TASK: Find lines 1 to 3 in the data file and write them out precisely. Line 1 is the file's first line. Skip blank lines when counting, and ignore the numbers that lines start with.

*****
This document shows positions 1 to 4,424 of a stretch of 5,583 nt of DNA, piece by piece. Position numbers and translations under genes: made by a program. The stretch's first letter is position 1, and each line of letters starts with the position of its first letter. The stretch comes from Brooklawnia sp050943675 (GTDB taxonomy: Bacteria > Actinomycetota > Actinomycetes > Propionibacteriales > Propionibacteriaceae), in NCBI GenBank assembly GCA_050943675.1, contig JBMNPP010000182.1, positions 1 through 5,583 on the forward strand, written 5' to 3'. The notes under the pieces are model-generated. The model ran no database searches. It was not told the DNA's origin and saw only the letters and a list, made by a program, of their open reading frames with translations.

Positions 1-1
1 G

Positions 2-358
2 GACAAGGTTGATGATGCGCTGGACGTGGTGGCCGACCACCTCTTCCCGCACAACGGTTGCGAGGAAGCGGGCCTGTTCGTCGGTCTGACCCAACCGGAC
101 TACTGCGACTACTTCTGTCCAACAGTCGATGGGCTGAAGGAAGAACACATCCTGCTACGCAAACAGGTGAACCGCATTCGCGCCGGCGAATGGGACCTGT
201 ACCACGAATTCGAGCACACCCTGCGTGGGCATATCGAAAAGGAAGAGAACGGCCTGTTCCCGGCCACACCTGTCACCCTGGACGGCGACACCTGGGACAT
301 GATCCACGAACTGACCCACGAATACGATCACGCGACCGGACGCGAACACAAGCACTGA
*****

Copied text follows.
This document shows positions 1 to 4,424 of a stretch of 5,583 nt of DNA, piece by piece. Position numbers and translations under genes: made by a program. The stretch's first letter is position 1, and each line of letters starts with the position of its first letter. The stretch comes from Brooklawnia sp050943675 (GTDB taxonomy: Bacteria > Actinomycetota > Actinomycetes > Propionibacteriales > Propionibacteriaceae), in NCBI GenBank assembly GCA_050943675.1, contig JBMNPP010000182.1, positions 1 through 5,583 on the forward strand, written 5' to 3'. The notes under the pieces are model-generated. The model ran no database searches. It was not told the DNA's origin and saw only the letters and a list, made by a program, of their open reading frames with translations.

Positions 1-1
1 G